As the kindergarten year draws to a close, many parents are left worried their child isn’t fully prepared to take on 1st grade. Perhaps your daughter seriously struggled with learning letters or other concepts, or your son has a summer birthday doesn’t have the same emotional maturity of his peers. While current research doesn’t suggest that retaining children gives them an advantage, anecdotal evidence of retention success stories abound. So what’s a mom to do? There’s no easy decision, but many Circle of Moms members who have been through the experience have shared several points of view to consider.
Why Do Moms Support Kindergarten Retention?
Many Circle of Moms members support kindergarten rentention both for children who are behind academically or are socially immature. As Meghan H. shares, the extra year can offer a great confidence boost to children who struggled with kindergarten concepts the first year, and can reinvigorate their excitement about school and learning: “He is so excited when he 'gets' something and comes home and says he finished all his work. He is learning so much that he didn't learn last year and I think he would have drowned under the more strict schedule of 1st grade.” Indeed, moms like Amy regret not holding their child back for that very reason: “I wish we had had my daughter repeat kindergarten. I actually asked for her to repeat and was told no. She struggled so much in grade 1 and it took a huge toll on her self-esteem."
Other Circle of Moms members, including Jane H., are glad they retained their children for maturity reasons: “My 14 year-old son we held back because his social skills were lacking and he was the absolute youngest in his class. He was a little bored to repeat kindergarten academically but socially it was the best thing we ever did."
Marcia O. agrees: "I had my youngest son repeat kindergarten because he was fine academically but he wasn't mature enough. And that was the best thing for him. If I had to, I would do it the same all over again."
And while kids may at first feel bad about repeating the grade, as moms like Lisa F. argues, the stigma associated with repeating a grade is far worse as children get older: “Better to have him repeat kindergarten now and be fully and adequately prepared for first grade than have to be held back later on. At this age, kids don't realize the stigma of being held back like they do when they're older.”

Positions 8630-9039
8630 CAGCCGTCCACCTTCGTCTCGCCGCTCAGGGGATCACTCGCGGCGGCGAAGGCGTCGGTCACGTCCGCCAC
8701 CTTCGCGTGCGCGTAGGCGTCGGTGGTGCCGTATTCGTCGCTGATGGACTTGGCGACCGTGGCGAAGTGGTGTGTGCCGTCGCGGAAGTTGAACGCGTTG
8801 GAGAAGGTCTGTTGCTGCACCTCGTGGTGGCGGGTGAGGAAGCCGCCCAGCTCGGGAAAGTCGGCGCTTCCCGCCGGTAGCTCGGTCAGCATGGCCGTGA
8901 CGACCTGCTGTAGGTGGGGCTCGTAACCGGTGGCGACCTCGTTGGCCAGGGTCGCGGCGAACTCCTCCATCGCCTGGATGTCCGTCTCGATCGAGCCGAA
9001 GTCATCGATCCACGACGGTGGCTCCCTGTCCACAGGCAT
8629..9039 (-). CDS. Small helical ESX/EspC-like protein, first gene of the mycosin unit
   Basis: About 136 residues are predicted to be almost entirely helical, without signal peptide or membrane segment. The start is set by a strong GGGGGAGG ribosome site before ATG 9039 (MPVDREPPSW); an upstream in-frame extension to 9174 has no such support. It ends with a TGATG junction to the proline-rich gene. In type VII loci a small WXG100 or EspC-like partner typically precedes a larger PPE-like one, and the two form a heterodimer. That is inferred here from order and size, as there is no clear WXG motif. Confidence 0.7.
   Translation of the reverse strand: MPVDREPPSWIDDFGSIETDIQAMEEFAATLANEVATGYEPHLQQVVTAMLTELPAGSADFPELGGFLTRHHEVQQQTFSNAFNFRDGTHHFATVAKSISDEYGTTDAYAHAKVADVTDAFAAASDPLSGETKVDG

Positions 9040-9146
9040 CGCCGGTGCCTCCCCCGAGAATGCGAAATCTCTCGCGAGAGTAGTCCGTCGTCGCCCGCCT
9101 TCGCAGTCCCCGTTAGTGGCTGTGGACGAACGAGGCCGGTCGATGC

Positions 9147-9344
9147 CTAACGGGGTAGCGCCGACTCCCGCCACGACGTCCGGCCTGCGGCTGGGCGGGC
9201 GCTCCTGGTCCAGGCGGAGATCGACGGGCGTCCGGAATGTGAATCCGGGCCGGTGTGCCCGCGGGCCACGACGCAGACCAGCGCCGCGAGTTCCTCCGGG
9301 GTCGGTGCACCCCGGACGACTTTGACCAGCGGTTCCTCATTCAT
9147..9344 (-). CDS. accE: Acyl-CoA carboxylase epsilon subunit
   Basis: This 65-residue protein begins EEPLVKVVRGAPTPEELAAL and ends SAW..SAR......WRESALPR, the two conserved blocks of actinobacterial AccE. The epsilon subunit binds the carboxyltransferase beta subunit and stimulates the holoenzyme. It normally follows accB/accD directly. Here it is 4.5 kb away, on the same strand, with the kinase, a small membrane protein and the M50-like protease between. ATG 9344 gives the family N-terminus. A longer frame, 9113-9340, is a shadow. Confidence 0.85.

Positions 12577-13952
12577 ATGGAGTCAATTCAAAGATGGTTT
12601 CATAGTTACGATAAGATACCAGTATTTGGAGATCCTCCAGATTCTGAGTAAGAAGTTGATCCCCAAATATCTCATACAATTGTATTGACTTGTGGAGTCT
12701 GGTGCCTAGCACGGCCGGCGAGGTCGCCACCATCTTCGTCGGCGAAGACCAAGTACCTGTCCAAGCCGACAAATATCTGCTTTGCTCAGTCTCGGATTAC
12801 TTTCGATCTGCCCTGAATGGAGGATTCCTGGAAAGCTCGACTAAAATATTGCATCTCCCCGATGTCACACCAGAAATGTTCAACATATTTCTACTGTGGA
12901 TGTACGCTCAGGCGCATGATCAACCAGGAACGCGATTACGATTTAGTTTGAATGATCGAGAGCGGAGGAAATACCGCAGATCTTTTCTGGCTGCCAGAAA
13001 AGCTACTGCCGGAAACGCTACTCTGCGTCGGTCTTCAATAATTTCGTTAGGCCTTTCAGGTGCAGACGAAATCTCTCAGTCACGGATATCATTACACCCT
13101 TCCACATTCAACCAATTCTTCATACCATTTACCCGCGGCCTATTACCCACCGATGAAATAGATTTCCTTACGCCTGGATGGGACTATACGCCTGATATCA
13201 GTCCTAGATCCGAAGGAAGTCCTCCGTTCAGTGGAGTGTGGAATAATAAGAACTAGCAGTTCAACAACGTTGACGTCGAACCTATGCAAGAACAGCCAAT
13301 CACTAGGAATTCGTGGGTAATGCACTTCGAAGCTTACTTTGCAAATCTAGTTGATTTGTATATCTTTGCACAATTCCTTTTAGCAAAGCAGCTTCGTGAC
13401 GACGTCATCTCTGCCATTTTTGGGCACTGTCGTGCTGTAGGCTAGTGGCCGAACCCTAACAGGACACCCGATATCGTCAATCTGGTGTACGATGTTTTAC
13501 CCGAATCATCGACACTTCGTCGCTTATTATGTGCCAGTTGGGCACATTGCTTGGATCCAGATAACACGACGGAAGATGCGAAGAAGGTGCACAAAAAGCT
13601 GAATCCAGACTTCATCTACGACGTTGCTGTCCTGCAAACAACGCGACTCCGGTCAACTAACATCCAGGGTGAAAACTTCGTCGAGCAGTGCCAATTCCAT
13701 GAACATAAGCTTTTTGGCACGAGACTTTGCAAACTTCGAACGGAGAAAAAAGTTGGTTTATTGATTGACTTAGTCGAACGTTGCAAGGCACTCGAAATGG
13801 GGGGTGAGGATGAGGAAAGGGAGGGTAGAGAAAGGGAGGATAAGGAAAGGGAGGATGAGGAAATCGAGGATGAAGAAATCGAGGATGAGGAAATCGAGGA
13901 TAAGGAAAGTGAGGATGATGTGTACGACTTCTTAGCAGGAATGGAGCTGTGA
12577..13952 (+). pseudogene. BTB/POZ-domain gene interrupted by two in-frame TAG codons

The Case Against Rentention
Not all moms are in favor of retention, however. Despite the many successful rentention tales Circle of Moms members are sharing, current research doesn’t suggest that retaining children actually gives them an academic advantage.
As a result, many argue that the best response to delayed academic progress is not a second year in kindergarten, but rather summer tutoring and extra help on weak areas during the 1st year.
Moms also express concern that if their children are held back for social immaturity reasons, they won't be challenged academically. This is Nonie F. situation. Her daughter's teacher was worried that she wasn't going to be mature enough for first grade. "My only concern with this was that academically she's right on with the rest of her classmates and I didn't want her to get "bored" with doing the same thing next year (she's usually the first one done with her work and then starts talking/disrupting)."
Furthermore, even at the kindergarten stage, children may encounter negative comments or stigma about repeating a grade.
Making the Decision
Ultimately, kindergarten retention is a deeply personal decision. Circle of Moms members who have been through the experience encourage both seeking teacher input and also trusting your gut feeling. As Tracy J. advised: "Speak to his teacher and let her help to assess the concern. You do not want your son to become frustrated and have negative feelings towards school. And listen to your gut, it is usually correct." Jessica F. concurs: "Talk to his teachers and get their opinions but ultimately I would likely go with my gut instinct."
Explaining Retention to Your Child
If you do decide to have your child repeat kindergarten, realize that your child will take cues from you and others on how to perceive the decision. As Amanda K. shares: “We did have to explain to our son that he was a very smart child and that it was our decision for him to stay back another year and get better before he moved on though.” Similarly, Crissy R. shares: "I told her doing kindergarten again is not a bad thing at all it just means she has more time to study and practice.” Above all, keep things positive, Diedre S. advised: “Model for her how to respond to (or ignore) negative comments as needed, and tell her how proud you are of her.”
What do you think about a second year in kindergarten?